Bitcoin is dead! It has been predicted 112 times already. There is even a website that keeps track of all these obituaries. The latest prophecy predicts the death of Bitcoin once quantum computers make an entry.
This plausible prediction comes at the time when Bitcoin is going strong, rebounding from a recent dip in its price following the BitFinex hacking incident. The threat of quantum computers on Bitcoin was predicted by Andersen Cheng, the co-founder of a UK-based cyber security firm, Post Quantum. He was quoted by a news publication saying,
“Bitcoin is definitely not quantum computer proof… Bitcoin will expire the very day first quantum computer appears.”
However, the timeline for the appearance of the first quantum computer is nowhere in sight, at least at the moment. According to Cheng, the quantum computers will threaten Bitcoin’s cryptography by easily backtracking the public keys, which are nothing but Bitcoin wallet addresses to deduce the private key associated with it. In a likely scenario of that happening, the first quantum computer’s owner may be able to own most, if not all the Bitcoin in circulation.
The research and development of quantum computers is an ongoing process, with the allocation of billions of dollars in funding. Recently, the research into quantum computing in Europe received a significant boost after the European Commission announced a $1.1 billion project to further the cause.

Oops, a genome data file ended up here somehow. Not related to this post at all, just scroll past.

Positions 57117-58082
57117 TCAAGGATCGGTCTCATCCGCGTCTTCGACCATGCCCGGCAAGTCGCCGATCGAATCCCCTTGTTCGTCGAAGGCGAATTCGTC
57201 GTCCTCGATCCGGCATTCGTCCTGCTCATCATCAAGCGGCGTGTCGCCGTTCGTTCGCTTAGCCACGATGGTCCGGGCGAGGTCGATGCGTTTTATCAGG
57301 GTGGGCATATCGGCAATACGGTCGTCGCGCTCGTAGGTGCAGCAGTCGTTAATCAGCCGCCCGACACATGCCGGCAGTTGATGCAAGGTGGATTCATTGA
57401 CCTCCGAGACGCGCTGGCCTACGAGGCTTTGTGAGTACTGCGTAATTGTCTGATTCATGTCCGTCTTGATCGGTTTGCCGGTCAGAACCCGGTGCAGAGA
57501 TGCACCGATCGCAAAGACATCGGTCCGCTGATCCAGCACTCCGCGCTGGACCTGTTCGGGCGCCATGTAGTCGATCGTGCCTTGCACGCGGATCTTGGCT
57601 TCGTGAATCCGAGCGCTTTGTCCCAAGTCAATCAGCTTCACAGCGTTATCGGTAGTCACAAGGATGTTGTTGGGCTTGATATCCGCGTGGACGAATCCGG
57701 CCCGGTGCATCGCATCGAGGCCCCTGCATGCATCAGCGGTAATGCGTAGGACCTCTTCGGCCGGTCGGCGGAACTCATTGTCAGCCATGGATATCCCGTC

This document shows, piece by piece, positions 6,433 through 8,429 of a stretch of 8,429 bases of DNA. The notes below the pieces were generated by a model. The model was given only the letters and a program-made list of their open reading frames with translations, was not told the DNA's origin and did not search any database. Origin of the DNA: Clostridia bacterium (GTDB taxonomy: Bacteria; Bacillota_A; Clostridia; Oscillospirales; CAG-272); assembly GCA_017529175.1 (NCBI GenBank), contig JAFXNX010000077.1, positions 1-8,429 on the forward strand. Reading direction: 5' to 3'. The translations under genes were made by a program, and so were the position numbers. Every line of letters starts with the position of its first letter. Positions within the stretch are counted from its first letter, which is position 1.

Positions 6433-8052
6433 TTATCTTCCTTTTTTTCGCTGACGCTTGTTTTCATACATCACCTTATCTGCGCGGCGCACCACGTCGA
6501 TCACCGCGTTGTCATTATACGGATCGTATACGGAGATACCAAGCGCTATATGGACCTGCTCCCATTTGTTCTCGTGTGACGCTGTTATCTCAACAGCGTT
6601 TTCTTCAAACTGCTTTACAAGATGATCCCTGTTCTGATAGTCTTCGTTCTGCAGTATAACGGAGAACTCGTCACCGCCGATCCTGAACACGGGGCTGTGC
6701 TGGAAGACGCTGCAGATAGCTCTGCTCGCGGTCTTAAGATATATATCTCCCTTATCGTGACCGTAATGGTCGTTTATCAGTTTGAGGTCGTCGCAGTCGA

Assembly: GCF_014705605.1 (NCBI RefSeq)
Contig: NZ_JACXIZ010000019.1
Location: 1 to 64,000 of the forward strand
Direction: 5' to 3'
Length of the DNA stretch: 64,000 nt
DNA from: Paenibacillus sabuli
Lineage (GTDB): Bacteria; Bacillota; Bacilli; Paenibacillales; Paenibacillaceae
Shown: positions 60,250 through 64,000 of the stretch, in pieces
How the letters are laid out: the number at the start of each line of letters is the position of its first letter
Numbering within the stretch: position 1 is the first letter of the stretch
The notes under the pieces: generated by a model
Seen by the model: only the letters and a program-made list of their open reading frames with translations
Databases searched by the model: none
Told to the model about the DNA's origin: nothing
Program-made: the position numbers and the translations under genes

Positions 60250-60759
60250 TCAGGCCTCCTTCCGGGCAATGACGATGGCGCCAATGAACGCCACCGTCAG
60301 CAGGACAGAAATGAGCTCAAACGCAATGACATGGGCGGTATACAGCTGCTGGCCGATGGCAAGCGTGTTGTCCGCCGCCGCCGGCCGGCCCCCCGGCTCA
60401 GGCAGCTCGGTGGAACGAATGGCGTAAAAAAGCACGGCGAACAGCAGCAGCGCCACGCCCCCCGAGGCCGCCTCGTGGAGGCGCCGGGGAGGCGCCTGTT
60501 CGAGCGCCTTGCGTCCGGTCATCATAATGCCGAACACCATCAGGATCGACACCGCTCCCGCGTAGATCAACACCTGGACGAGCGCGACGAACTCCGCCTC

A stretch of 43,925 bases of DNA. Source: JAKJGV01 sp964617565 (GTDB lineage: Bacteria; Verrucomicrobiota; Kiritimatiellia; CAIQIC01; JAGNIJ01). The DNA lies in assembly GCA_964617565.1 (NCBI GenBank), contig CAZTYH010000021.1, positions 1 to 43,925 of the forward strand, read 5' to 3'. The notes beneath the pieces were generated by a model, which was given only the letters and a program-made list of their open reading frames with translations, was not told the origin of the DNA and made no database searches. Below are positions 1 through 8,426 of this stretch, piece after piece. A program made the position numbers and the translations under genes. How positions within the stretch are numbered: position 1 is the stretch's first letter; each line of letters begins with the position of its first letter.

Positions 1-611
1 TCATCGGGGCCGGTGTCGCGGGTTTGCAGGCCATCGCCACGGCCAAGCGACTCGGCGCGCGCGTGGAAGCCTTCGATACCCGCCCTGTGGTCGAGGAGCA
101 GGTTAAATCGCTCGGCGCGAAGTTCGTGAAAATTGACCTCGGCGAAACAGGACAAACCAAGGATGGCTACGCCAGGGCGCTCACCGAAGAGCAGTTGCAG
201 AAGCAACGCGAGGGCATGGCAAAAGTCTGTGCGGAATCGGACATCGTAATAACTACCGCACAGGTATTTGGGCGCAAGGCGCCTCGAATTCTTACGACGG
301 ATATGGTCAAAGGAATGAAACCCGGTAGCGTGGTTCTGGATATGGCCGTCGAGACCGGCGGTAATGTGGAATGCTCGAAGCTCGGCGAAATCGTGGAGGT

Taking the new prediction into account, the Bitcoin community is preparing itself to counter the threat posed by quantum computers of the future. The solution is to incorporate the already existing quantum cryptography standards into the Bitcoin protocol. Once the community reaches a consensus regarding the inclusion of quantum cryptography standards, the developers can gradually make the shift in a phased manner.
As long as quantum computers don’t make an appearance, the Bitcoin network remains safe. We just have to hope for the developers to upgrade the protocol before someone armed with a quantum computer starts siphoning off Bitcoin from the users by decrypting their private keys.
Ref: NewsWeek | Image: New Scientist